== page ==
Kentucky Mint Julep

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*Sigh* Things were going so well on our cooking tour. I guess I could only expect Kentucky to be a bombtastic failure. I was so excited that we pulled Kentucky last week. The Kentucky Derby is May 5th, only a few days away…what serendipitous timing! There were so many different Kentucky Derby recipes to choose from, that I decided we needed to make a meal, a drink AND a dessert. Kentucky Hot Browns, Mint Juleps, and a Derby Pie.

I Was a Bit Overwhelmed by the Menu

Now as you can imagine, all that makes for a complicated grocery list. Okay, maybe not complicated, but I’ve got a lot on my mind these days. Flipping back and forth between recipes on Pinterest, I may have gotten a little bit confused and sort of morphed a few of the recipes together.

So this meal required the initial trip to the grocery store, when I forgot to put the turkey on the list (pretty much the centerpiece of the Kentucky Hot Brown), a second trip to the grocery store to get the required turkey, and a third trip when I realized we didn’t have mint for the mint julep (kind of important for a mint julep I’m thinking).

And there would have been a fourth trip because I didn’t have enough heavy cream, but I was able to find a recipe that used exactly as much cream as I had on hand. The good news is, I had everything I needed for the Derby pie. 😁

What’s a Hot Brown Anyway?

Kentucky Hot Browns originated at the Brown Hotel in Louisville, Kentucky in 1926. They’re open faced turkey sandwiches topped with Mornay sauce, cheese, and bacon. There were a couple of variations of the recipe (hence my confusion), so I choose one that also included cheddar cheese in addition to the Pecorino-Romano cheese.

For the Mornay sauce: Melt 4 TBSP butter in a sauce pan. Add 1/2 c. all purpose flour and create a roux. Then add 1 quart of heavy cream and stir for about 3 minutes. Off heat, add 1/4 c. of Pecorino-Romano cheese.

Thank goodness this wasn’t as labor intensive as the roux that we made for the gumbo because then I really would be upset—it’s bad enough I made three trips to the grocery store for this meal.

I’m not sure if I did something wrong, or the sauce is supposed to come out the way it did, but for some reason, my sauce was kind of…gloppy. Which made it difficult to pour on the sandwiches. Or what was supposed to be sandwiches.😬

It’s All the Texas Toast’s Fault

So when the recipe called for Texas toast as the sandwich base, I, um, really thought it meant the frozen Texas toast garlic bread that we eat. 🤦🏻‍♀️ Yeah. I really did. Go ahead, laugh at me. Everyone else in my house did.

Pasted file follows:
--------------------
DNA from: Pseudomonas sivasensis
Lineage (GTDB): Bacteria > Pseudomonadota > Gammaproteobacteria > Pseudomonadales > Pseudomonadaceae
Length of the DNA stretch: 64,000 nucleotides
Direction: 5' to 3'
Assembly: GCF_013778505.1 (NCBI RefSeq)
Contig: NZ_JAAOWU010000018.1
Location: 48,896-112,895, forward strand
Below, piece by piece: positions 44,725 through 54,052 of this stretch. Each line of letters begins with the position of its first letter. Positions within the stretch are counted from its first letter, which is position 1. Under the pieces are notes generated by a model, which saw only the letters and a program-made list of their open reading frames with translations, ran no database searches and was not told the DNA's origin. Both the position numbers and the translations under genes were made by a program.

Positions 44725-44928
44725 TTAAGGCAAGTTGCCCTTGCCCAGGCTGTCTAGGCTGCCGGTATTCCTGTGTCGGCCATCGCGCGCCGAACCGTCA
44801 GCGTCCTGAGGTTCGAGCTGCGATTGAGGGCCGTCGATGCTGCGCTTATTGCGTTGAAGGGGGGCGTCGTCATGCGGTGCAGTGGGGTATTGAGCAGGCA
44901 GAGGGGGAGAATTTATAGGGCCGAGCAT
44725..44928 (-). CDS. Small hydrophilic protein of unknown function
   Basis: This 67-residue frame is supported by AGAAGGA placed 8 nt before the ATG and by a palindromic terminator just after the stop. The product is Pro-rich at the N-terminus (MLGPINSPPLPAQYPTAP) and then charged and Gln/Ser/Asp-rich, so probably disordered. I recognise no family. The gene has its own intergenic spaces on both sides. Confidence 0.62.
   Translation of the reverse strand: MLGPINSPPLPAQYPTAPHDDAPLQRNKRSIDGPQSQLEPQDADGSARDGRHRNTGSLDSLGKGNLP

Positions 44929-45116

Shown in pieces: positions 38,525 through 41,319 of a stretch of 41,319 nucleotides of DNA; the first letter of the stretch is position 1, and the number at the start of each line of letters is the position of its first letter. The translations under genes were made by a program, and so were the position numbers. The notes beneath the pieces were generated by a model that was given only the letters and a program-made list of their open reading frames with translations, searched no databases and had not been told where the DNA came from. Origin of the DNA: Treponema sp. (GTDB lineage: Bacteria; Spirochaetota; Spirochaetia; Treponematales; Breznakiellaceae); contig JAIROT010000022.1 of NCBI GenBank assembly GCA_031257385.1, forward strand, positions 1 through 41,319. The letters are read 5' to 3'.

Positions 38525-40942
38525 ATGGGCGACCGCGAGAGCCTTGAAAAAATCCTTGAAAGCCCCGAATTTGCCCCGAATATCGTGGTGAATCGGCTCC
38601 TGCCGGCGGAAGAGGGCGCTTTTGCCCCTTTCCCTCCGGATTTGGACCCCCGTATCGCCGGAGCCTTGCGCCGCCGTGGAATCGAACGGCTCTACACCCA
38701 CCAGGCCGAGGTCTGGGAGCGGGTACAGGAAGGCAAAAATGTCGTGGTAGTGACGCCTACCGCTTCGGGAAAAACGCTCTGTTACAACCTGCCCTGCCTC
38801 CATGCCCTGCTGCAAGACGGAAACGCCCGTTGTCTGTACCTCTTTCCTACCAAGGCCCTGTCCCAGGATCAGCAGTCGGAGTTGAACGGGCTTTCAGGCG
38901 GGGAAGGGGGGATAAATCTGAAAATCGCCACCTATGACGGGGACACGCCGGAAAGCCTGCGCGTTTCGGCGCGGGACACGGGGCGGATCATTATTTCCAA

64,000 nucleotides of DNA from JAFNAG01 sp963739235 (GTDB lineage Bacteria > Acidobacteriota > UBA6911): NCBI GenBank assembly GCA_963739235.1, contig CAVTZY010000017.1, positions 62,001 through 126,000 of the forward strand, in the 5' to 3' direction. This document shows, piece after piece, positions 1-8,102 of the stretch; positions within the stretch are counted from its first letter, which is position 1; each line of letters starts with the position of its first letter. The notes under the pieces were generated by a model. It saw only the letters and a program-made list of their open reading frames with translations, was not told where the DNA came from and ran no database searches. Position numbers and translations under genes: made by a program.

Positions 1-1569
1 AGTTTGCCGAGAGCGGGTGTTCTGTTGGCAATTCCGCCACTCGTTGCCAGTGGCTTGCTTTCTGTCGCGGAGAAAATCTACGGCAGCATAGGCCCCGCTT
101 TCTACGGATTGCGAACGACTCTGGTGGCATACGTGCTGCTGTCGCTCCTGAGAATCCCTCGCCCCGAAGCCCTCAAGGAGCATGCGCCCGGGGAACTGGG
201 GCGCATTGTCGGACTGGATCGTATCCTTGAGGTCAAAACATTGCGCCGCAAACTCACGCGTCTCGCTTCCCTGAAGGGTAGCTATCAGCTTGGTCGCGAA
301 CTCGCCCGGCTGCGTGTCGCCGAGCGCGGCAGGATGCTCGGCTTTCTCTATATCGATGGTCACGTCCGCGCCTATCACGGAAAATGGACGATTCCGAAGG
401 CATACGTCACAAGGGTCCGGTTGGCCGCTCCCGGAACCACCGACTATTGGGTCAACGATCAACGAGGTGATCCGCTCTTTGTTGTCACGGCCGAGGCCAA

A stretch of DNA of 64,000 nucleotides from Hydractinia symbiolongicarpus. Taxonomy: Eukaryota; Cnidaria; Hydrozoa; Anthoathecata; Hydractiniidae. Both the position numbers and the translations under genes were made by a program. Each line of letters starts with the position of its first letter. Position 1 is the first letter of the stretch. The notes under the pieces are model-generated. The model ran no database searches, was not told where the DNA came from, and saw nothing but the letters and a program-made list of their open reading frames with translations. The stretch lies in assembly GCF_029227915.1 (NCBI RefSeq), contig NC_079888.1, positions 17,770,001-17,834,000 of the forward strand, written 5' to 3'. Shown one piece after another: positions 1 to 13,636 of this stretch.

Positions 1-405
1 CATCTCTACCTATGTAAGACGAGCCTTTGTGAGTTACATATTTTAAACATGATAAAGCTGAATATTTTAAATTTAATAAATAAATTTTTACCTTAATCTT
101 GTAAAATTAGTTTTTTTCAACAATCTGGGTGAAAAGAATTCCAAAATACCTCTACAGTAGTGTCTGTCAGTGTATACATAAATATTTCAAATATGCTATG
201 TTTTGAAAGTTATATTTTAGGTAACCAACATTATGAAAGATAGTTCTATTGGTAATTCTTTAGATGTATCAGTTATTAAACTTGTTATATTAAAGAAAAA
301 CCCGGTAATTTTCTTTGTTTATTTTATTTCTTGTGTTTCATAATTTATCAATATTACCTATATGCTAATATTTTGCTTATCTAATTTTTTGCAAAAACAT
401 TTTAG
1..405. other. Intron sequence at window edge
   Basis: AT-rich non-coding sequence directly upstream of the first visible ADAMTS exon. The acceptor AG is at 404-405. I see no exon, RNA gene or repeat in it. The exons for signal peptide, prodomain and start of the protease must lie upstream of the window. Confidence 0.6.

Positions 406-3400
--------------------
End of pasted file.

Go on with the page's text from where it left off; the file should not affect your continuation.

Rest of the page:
So I assembled the sandwiches on the garlic bread—slices of roasted turkey, the Mornay sauce, and some cheddar cheese sprinkled on top.  Some recipes had tomatoes sliced on top, but I knew nobody would want that in my house so I just set them to the side.

*The recipes also called for each Hot Brown to be cooked in an individual dish. Ain’t nobody got time for that. 🤪 (See what I did there????) I put them all in one baking dish. img_0739 The dish goes in the oven (or in my case, the Cuisinart) until the cheese starts to bubble. Then you place strips of bacon across the top. img_0740 This is where the Texas toast was a problem. You see, it was frozen and I wasn’t sure if I should cook it first or cook it all together—the recipe didn’t say…probably because I wasn’t supposed to be using frozen garlic bread in the first place.

Needless to say, the toast didn’t crisp up and was soggy and not exactly the flavor it was supposed to be. The kids complained and made faces and refused to eat it. They fed theirs to the dog until I yelled because he’s allergic to turkey. They left the table.

Hubby poked at his Hot Brown and made his own faces. I ate my Kentucky Hot Brown and threw everyone else’s in the garbage. Hubby went out and got Chinese food. If you use the real Texas toast, you can probably avoid that whole scene. I think.

The Mint Julep

I’ve never had a Mint Julep although I’ve certainly heard of them. I envision Southern ladies fanning themselves and sipping Mint Juleps on their front porch.

To make them, you make a mint simple syrup: boil sugar and water in a 1:1 ratio. Add mint leaves and cool in fridge for a few hours. Put crushed ice in a tumbler and add 1 TBSP of the simple syrup and 2 oz of Kentucky bourbon. Garnish with mint: img_0743 *That baseball bat looking thing? Hubby’s “mint muddler” 🙄🙄🙄 The verdict on the Mint Julep was not what I was expecting.

Based on the name alone, I thought it would be a more “girlie” drink—Southern ladies drink this??? The bourbon could put hair on your chest. Hubby liked it. I wasn’t a fan.

On to Disaster #3…the Derby pie

I actually shouldn’t say that…the Derby pie was pretty good and really easy to make.

The list of ingredients includes 1 stick of melted butter, 1 c. sugar, 2 eggs, 1 tsp vanilla extract, 1/4 c. all purpose flour, 1/2 tsp salt, 1 c. chocolate chips, and 1 c. chopped pecans. Oh and of course, a refrigerated pie crust: img_0732 Melt the butter and beat together with sugar until creamy. Add eggs and vanilla. Beat until mixed well. Add flour and salt. When mixed, add chocolate chips and pecans. img_0736 Pour into pie crust and bake on 325 for 60 minutes or until toothpick come out clean in center of pie. img_0737 End result was actually edible and a consolation prize for dinner: img_0745

Hubby’s Statement

I know this is highly unusual for my blog, but Hubby wanted to put his two cents in: “She tries really hard. I think her cooking skills have improved immensely during this challenge. The Texas toast…frozen, though? Just an epic fail. I may have to start babysitting her in the kitchen when she cooks.”

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